The Temple Mount was closed off on Tuesday after several people reportedly threw a Molotov cocktail firebomb into one of the police stations at the holy site.
According to the Jerusalem Post, a riot broke out at the Temple Mount in Jerusalem after “Israel accused the Palestinian Authority of inciting a religious war” there.
The Temple Mount has long been a site of conflict for Israelis and Palestinians as it is of religious significance to Jews, Christians and Muslims.
In a statement on Tuesday, Israel’s Public Safety Minister, Gilad Erdan said, “Abu Mazen [PA President Mahmoud Abbas] continued to lie and incite violence together with the terror organizations of Murabitoun and Hamas, in an attempt to ignite a fire and cause a religious war on the Temple Mount.”
He continued, “We will not allow this to happen. We will continue to act to restore calm on the [Temple Mount]. Police will respond with strength and determination to any act of violence or attempt to harm Israeli sovereignty on the Temple Mount.”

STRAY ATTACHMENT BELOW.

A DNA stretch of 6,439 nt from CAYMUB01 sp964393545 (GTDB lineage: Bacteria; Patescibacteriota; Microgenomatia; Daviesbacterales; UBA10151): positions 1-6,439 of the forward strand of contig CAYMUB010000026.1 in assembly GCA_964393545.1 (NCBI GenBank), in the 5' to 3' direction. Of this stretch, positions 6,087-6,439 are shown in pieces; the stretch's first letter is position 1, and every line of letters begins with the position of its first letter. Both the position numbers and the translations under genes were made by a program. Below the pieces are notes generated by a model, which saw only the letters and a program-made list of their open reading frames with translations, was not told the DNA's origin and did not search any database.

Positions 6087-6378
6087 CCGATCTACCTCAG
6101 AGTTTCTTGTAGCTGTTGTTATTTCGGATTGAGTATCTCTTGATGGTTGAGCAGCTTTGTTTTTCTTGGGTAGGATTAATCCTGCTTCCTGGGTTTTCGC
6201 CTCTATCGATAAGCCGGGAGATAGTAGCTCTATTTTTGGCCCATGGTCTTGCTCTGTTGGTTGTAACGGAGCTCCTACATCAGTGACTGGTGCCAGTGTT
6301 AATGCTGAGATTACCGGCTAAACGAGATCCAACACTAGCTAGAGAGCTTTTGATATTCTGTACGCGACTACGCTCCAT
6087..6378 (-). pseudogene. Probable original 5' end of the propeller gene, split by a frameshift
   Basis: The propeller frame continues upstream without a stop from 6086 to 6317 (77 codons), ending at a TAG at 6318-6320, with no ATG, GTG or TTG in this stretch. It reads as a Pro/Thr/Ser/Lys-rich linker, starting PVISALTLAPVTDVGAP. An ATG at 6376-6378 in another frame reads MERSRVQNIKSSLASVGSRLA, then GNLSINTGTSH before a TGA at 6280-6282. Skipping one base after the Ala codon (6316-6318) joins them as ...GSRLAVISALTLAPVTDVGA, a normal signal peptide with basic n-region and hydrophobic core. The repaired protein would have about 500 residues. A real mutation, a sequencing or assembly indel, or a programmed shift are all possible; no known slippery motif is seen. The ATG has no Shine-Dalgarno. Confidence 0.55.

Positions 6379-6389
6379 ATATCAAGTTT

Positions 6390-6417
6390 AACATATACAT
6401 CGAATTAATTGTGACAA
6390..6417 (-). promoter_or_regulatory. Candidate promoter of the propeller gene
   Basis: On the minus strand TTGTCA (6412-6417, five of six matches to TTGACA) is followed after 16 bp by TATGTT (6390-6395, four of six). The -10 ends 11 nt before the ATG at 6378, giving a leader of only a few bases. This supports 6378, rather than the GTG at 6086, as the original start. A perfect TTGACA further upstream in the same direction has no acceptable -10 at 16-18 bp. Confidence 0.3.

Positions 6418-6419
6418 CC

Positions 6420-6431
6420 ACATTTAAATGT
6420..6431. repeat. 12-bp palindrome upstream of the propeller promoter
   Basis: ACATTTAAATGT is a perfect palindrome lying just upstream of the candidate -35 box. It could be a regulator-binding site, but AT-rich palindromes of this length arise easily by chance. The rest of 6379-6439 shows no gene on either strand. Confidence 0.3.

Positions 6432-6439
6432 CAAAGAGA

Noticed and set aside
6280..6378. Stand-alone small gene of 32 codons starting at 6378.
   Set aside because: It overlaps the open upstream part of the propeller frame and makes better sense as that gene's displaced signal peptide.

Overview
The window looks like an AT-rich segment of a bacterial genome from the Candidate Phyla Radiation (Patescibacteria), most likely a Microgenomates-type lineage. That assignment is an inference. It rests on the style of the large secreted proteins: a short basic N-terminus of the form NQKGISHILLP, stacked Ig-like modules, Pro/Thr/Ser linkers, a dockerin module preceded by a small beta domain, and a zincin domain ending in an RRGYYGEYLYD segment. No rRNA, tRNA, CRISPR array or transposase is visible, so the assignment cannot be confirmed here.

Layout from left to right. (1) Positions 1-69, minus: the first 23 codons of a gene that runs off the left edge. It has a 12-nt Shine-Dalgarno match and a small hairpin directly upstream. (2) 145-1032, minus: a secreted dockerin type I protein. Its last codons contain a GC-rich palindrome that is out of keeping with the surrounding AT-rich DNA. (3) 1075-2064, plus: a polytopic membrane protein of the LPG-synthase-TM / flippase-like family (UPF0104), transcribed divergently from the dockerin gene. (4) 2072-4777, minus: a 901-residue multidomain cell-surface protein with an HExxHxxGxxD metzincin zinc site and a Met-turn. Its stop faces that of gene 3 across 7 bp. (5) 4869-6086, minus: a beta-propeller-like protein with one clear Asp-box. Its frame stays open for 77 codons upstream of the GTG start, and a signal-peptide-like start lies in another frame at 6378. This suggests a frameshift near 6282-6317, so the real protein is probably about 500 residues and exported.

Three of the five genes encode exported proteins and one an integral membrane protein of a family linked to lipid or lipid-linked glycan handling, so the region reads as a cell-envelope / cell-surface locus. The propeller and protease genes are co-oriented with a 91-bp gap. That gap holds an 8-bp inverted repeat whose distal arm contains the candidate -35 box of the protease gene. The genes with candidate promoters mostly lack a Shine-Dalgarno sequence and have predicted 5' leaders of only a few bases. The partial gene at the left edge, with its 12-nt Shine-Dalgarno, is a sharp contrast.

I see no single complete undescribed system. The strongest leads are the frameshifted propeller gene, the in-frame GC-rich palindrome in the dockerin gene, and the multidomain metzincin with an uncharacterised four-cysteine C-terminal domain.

While Israeli authorities claim that the flames were ignited by a “firebomb” several eyewitnesses claimed that the fire was started by young kids who were playing with fireworks.
According to reports, two adolescents were initially arrested in connection with the attack.
After the riot broke out, however, three more Palestinians were arrested. Palestinian activist groups then began to encourage other Palestinians to swarm the al-Aqsa Mosque to “defend it against the assault by police and Jewish extremists.” This call, along with the chaos of the fire and the riot, forced police to have to close down the al-Aqsa compound.
The Jerusalem Post reports that one police officer sustained injuries from smoke inhalation in the attack and the compound is expected to reopen on Wednesday.
Photo courtesy: Sander Crombach/Unsplash
Kayla Koslosky has been the Editor of ChristianHeadlines.com since 2018. She has B.A. degrees in English and History and previously wrote for and was the managing editor of the Yellow Jacket newspaper. She has written on her blog kaylamariekoslosky.blogspot.com since 2012 and has also contributed to IBelieve.com and Crosswalk.com.